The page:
Big Tech Helps Skirt Equity Routs as Investors Pivot to Defense
(Bloomberg) -- Megacap technology stocks rallied to all-time highs on Tuesday, skirting a broad market selloff driven by concern that the recovery from the pandemic-induced recession has peaked.
The New York Stock Exchange’s FANG+ Index, which includes the biggest U.S.-based tech companies as well as China’s Baidu Inc. and Alibaba Group Holding Ltd., closed at a record high as it extended gains from last month’s low to more than 10%. Meanwhile, about four out of every five stocks in the S&P 500 Index, and seven out of 10 in the Nasdaq 100, fell.
“There is no sugarcoating the fact that recent economic data has fallen short of expectations, and growth expectations are being revised lower,” said Adam Phillips, managing director of portfolio strategy at EP Wealth Advisors. “We’re witnessing a reset take place at the sector level, in which investors are gravitating back toward those growth-oriented names that enjoyed leadership last year.”
The tech megacaps became investor favorites during the pandemic because of their reliable earnings growth and their roles in the work-at-home era. Their renewed popularity comes as many people worry that unprecedented central bank stimulus and the corporate earnings recovery are all slowing or ending. At the same time, the spread of the Covid-19 delta variant is stoking fresh concerns.
“The number of stocks above their long-term average price has been falling since March, another indication that investors are focused on the largest of the large US stocks,” Paul Nolte, a portfolio manager at Kingsview Investment Management, wrote in a note. “The markets have shifted back toward growth and away from the ‘reopening’ trades, fearing that Covid will continue to make any economic recovery very uneven.”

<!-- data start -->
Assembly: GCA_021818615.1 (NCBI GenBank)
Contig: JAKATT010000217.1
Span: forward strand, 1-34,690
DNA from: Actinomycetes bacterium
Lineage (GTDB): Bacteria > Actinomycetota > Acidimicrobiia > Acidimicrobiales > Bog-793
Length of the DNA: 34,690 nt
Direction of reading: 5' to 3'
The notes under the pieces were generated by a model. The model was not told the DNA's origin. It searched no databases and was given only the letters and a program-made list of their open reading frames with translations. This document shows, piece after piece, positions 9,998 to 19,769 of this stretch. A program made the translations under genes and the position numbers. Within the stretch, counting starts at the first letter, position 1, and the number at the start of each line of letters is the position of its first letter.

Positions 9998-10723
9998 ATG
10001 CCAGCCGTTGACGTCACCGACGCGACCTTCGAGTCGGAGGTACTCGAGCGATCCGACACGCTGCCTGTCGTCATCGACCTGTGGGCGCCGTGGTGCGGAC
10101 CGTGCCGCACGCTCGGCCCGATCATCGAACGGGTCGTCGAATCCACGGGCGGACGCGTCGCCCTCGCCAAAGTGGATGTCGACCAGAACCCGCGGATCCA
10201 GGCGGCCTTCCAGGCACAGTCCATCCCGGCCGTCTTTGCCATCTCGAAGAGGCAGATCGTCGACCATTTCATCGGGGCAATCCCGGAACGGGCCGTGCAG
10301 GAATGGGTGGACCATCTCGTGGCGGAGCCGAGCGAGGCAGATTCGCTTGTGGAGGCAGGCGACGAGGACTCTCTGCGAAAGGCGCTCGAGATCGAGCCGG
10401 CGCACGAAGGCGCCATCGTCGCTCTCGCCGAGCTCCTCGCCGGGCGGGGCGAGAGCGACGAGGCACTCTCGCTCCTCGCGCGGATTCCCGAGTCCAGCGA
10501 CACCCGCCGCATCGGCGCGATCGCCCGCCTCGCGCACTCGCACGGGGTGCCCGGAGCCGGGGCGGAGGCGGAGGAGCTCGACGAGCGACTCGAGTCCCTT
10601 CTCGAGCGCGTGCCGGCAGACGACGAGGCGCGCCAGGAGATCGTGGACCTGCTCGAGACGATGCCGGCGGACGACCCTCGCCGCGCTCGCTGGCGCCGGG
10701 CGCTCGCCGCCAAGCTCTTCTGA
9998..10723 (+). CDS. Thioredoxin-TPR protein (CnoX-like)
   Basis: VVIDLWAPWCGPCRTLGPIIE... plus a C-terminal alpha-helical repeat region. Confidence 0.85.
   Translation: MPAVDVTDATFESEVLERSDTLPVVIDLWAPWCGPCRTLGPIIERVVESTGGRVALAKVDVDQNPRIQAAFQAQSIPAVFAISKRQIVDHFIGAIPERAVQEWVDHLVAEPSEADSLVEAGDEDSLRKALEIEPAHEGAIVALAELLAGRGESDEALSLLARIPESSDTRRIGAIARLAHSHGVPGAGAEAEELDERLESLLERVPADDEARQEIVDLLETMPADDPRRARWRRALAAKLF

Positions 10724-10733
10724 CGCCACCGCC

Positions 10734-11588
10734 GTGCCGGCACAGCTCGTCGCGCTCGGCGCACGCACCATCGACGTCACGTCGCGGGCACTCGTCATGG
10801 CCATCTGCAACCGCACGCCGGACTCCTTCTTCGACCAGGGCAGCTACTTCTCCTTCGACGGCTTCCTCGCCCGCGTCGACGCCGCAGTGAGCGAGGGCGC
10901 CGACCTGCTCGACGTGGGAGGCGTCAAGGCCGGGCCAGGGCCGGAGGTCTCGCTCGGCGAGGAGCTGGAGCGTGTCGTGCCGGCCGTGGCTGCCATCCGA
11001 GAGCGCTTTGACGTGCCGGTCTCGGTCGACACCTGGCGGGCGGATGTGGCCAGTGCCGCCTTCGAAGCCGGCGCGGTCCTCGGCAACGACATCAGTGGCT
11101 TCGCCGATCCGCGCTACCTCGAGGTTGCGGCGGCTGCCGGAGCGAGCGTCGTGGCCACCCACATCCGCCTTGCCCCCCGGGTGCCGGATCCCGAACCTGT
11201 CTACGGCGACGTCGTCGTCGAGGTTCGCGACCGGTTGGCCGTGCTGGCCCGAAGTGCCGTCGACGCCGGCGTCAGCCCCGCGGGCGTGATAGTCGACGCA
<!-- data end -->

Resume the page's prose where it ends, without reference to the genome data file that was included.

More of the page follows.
Big tech stocks have been defying the midcycle transition, a period that typically might see outperformance by cyclicals and small-cap stocks, said Lisa Shalett, chief investment officer at Morgan Stanley Wealth Management. But the megacaps “are behaving contrary to history as investors bank on peak operating margins being sustained at the same time that interest rates remain lower for longer,” she wrote in a note. Still, she warns, this view might be flawed and “vulnerable to disappointments that can come from many directions,” including higher taxes and tougher regulations.
But investors have clearly grown nervous about the impact from the delta variant and the Fed’s tapering plans. Hiring data Friday badly missed estimates, the latest in a run of weak numbers landing just as enhanced U.S. unemployment benefits expire. The string of economic data has pushed Citigroup Inc.’s Economic Surprise Index for the U.S. to its lowest level of the year -- and the lowest going back to the spring of 2020.
“Getting into big tech makes sense if you think we are beyond peak growth in the economy and the Fed keeps pushing the rate hike decision to the right,” said Mike Bailey, director of research at FBB Capital Partners. He added that tech’s valuations are starting to creep up and the group could start to hit tougher comparisons.
All but one of the FANG+ Index’s 10 members closed at records on Tuesday, with Apple Inc. and Netflix Inc. ending at all-time highs. Those gains pushed the Nasdaq 100 into the green and kept the S&P 500 and Dow Jones Industrial Average from posting even steeper declines from last week’s near-record levels. Meanwhile, the equal-weight version of the Nasdaq 100, where megacap hegemony is reduced, fell for the first time in four sessions.
“Investors have formed a habit of going to big tech whenever there’s risk they’re concerned about,” said Max Gokhman, chief investment officer at AlphaTrAI. “FANGs are not a panacea, but for now that is what investors are treating them as.”
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